Tag Archives: City of London Corporation

What is happening to Wanstead Park’s lakes?

Lack of rainfall and a broken pump have been cited by City of London Corporation as the main reason for the shocking levels of the ponds through the park.

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The Ornamental Water by the Grotto is virtually dry. Images courtesy of Ralph Potter

The plight of the water courses has been well documented of late; a press release from the Corporation explains the catalogue of issues hampering efforts to address the problem. Closer scrutiny of these reasons, however, suggest that too much is being blamed on the weather.

A study of local rainfall back to 1981 suggests that though the ground water replenishing season (October 1st – April 24th) has been dry it is by no means out of the ordinary.

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As you can see from the graph the rainfall here has gone up and down like a yo-yo and 2016-17 is only the fourth driest period: 1991-92, 1995-96, 1996-97 and 2011-12 were drier.

The Corporation’s press release states: “2015-16 was a helpfully wet period for us…”

Wrong. 2015-16 was average. And if you consider annual rainfall 2015 saw 92 per cent of average rainfall recorded; 2016 was 93 per cent – placing 58th and 66th in driest years since 1797. Nothing out of the ordinary.

“2016-17 has, however, been an especially dry period with below average rainfall since Spring 2016.”

Wrong. See above detail. There have been three drier periods since 1981. And since March 2016, only half of the months have been notably dry, a period that included the third wettest June since 1797.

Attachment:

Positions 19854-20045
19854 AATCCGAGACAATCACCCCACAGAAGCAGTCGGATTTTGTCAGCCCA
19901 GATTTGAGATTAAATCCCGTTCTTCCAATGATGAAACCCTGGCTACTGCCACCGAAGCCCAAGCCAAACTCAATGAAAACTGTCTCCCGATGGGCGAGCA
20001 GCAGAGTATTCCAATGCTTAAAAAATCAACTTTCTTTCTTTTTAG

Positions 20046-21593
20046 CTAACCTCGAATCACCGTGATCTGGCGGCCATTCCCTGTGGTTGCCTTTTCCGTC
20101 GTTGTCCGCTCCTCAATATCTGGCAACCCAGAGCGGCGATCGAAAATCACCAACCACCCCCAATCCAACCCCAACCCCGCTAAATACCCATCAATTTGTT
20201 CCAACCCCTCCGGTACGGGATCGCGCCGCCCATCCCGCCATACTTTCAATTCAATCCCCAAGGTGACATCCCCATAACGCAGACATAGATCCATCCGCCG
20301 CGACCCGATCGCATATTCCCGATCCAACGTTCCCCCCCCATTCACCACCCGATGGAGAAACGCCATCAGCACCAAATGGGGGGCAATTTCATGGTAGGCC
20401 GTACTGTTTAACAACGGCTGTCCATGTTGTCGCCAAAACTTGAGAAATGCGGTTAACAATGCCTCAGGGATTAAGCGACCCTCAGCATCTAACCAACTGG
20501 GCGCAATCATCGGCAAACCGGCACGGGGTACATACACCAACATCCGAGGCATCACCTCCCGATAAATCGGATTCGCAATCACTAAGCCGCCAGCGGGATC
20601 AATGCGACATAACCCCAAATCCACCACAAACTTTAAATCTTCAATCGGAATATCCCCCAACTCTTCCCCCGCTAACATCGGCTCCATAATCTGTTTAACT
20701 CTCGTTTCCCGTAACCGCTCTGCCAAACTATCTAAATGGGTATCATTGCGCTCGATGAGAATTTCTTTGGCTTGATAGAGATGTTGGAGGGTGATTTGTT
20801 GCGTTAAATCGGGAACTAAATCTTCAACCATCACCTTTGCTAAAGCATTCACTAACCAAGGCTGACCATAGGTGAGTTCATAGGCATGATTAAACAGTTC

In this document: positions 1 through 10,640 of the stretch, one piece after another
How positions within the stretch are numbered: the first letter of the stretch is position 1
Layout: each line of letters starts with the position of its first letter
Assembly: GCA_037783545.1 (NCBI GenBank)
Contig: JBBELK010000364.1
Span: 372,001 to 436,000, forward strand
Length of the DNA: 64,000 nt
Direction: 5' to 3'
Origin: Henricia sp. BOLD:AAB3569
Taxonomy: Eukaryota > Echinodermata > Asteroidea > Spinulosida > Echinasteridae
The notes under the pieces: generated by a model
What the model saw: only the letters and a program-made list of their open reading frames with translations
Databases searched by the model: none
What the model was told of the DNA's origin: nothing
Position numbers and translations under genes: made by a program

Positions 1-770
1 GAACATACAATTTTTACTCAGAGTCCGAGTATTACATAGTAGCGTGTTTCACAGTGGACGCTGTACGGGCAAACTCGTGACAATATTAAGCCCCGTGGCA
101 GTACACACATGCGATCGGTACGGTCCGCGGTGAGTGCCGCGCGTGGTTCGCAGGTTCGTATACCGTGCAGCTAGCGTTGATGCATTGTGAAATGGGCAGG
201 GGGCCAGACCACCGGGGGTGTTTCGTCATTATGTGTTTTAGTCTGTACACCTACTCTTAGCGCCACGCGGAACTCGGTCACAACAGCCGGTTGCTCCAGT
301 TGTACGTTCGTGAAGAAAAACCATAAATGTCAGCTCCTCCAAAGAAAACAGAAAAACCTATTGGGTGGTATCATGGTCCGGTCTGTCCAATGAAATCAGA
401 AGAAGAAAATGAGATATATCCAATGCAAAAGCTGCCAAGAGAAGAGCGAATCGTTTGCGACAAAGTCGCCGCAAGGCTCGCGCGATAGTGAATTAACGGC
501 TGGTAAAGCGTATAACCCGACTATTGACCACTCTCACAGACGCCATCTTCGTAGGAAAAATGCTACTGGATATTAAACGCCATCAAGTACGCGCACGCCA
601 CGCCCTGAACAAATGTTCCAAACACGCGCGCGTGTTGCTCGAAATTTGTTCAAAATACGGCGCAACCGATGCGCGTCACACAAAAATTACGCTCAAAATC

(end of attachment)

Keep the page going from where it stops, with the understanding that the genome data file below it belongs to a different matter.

“January to March 2017 has seen roughly 50% less rainfall than average”

Wrong. January to March rainfall was 94% of the 1981-2010 average

April has been dry, and could be among the top 5 driest back to 1797, but it seems the Corporation are trying to blame nature instead of years of neglect on their part.

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The past months have seen much of Heronry Pond dry out. Image by Ralph Potter


The situation is in stark contrast to CoL’s other open space, Hampstead Heath, which has recently seen the completion of a £23m project to make safe the ponds there. CoL has deep pockets yet they have dithered for years over spending £25,000 to renovate the Coronation Bridge – and offer the people of Ilford a route into the park.
Figures released by CoL show it has only invested £1.23m in Wanstead Park over the last five years, compared with £50m spent in Hampstead Heath.

We are constantly told that problems in the park are ‘in hand’ yet progress on anything is painfully slow – and action to repair the pump has sadly come too late for much of the wildlife on Heronry Pond.

People from far and wide use Wanstead Park – they really deserve better!

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You can view City of London Corporation’s press release here



180 years ago: The Flats on Fire

This month 180 years ago a huge fire consumed a large area of Wanstead Flats. Approximately one tenth of the total 335 acres of grassland was set ablaze – the cause believed to be a discarded tobacco pipe.

June was marked by some spectacular cloudscapes and sunsets. This was the view across Wanstead Flats from Centre Road looking toward Ilford on the 21st
Looking east over Wanstead Flats from Centre Road. Long Wellesley sold off a lot of the peat on the Flats to local nurseries